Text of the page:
Press Column

There ought to be something grand and noteworthy in the papers for the last Christmas of the millennium, but the best I can find is a quote from Björn Ulvaeus of Abba, whose song I have a dream has just knocked Sir Cliff Richard off the number one slot in the charts. Ulvaeus told the Daily Express "Cliff must have touched some religious hearts to sell so well but I think the sentiments expressed in I have a dream are even more fitting to the new millennium." Or, as the Express headlined the story, "Cliff didn’t have a prayer against an old classic by the super Swede." When a twenty-year-old song qualifies as an old classic, as against, I suppose, an instant classic, which is twenty minutes old or a real classic, which is ten years old, what does this make the ASB? Is it time for a Seventies revival in liturgy already?

Cal McCrystal, in the Independent on Sunday, had a long account of the church of England simply disappearing. He had been to see the Rev’d Martin Down, in Norfolk, who talked him thoroughly through the collapse of the church in rural areas. In this presentation, Down appeared as a man driven out by the stuffiness and blind conservatism of his parishioners. But I don’t think that these factors alone account for the divisiveness of charismatic worship or for the fact that that it is deeply unattractive to more people than it deeply attracts. For a start, there is the question of what these people actually believe. In the Daily Telegraph Judith Woods had been to see the congregation, and got some nice quotes form Mr Down who said: "I can’t remember ever having a public manifestation with demons at a service"

"But then his wife, Maureen, interrupts ‘What about that girl? Remember, she was on the floors, snarling and spitting.’ ‘Oh yes, so she was, says her husband, pleased to have his memory jogged. ‘ She was demonised, probably had a demon in there for years. She had always come across as a bit of an angry person, but after the demon left, she was much cheerier’." I don’t know. It is perhaps the name "Maureen" that gives the whole conversation the air of being scripted by A.N. Wilson.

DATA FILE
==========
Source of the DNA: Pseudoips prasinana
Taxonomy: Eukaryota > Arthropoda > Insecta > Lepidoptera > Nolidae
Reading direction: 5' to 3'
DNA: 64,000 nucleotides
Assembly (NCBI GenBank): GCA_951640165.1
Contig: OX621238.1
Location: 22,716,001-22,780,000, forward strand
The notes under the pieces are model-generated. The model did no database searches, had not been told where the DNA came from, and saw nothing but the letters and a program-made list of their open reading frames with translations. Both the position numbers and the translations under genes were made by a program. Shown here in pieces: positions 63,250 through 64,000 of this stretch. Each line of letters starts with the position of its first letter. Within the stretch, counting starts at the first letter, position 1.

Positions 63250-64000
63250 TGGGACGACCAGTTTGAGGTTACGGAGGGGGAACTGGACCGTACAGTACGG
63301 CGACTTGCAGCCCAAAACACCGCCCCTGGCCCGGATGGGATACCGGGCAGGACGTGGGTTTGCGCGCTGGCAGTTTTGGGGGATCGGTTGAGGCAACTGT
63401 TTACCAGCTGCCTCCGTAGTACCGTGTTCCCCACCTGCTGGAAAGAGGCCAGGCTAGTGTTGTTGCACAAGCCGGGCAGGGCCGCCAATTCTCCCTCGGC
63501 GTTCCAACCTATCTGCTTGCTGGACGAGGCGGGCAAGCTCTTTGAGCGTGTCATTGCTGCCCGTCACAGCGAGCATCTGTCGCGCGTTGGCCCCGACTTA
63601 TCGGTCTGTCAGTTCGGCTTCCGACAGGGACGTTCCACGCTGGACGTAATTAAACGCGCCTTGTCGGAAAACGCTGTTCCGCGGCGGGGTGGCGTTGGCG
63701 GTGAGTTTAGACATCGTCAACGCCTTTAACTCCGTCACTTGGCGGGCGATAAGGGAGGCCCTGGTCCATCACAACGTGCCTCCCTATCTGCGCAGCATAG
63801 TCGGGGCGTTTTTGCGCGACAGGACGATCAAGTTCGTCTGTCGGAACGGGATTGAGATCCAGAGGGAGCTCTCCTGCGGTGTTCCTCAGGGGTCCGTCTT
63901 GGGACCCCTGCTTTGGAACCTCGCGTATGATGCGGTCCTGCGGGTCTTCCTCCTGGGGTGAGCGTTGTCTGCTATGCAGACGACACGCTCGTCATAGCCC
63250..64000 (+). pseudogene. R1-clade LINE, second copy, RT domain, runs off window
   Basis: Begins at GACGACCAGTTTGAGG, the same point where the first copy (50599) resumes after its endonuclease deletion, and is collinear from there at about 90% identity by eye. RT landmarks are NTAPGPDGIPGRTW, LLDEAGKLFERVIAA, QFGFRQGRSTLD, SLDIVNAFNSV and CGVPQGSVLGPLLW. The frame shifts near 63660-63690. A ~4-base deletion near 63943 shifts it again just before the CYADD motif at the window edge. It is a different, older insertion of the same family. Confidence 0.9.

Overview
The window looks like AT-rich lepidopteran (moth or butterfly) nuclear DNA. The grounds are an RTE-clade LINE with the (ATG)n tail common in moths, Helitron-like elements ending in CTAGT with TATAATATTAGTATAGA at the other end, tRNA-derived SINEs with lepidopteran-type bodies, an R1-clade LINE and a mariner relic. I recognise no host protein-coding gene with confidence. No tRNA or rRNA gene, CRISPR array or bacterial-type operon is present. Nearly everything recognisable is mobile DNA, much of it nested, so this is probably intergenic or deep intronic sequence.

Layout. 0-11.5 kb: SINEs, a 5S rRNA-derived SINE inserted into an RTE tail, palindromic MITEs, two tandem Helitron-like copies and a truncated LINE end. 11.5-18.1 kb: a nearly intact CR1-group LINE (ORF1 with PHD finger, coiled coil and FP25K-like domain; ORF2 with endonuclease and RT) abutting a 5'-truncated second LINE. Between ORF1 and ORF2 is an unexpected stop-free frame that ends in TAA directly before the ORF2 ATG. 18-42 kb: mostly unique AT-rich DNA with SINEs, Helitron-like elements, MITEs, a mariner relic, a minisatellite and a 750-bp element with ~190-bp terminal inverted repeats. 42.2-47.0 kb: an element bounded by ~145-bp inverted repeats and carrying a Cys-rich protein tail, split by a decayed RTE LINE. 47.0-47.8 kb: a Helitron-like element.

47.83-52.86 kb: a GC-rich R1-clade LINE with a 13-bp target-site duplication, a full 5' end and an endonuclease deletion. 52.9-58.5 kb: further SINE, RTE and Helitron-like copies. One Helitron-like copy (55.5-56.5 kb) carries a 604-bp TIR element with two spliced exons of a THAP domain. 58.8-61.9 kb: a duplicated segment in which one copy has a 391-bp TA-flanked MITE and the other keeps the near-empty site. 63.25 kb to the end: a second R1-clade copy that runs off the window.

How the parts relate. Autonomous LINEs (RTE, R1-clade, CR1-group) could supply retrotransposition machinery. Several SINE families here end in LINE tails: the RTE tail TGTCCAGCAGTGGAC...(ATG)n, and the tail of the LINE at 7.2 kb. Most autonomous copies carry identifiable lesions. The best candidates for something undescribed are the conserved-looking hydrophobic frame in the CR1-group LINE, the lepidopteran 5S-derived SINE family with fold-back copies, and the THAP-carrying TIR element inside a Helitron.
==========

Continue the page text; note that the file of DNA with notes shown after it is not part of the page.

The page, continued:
Maureen in this piece has the makings of a great comic character. "She was filled with the Holy Spirit three months later, after listening to a tape … ‘It made me a happy person’ she says. I had never been one of those people who experienced muych joy in life. Afterwards, I was able to preach about Jesus without embarrassment. I remember, once, going door to door telling people ‘Jesus Loves You’ and a man in a garden threatening me with a spade’."

This slightly creepy cosiness was quite absent from Cal McCrystal’s account, which took the couple at their own valuation entirely. "What has happened to the Downs is very odd, very rustic in its curmudgeonliness and very bureaucratic." This seems to me rather strange. The couple has been given a deal at least as generous as that offered to the opponents of women priests: they are having to move house, but at the Church’s expense, and still being paid to run a church whose raison d’etre is that that he disparages his former congregation as "pillars of salt". This is not in the least old-fashioned. If it is not simply soft-headed, it represents a really flexible management technique, where competing brands are set up and allowed to do their best in the market place. It would appear from these stories that the new, charismatic congregation is confident it can raise half a million pounds for a new "Worship Centre" which Mr Down described to the Telegraph as "a nice, trendy word for it. We want to be contemporary". I wonder what kind of contribution it will be making to the diocese.

Norfolk probably is the best place to examine the rural end of the Church of England, so to speak. And it does seem more likely that this breakaway represents more of a pattern for the future than the Kit Chalcraft thing. The countryside is notorious as a place where people must make their own entertainment. The charismatis congregation is said to have an average age of less than thirty. I suppose the danger for Mr Down is that they will grow out of it.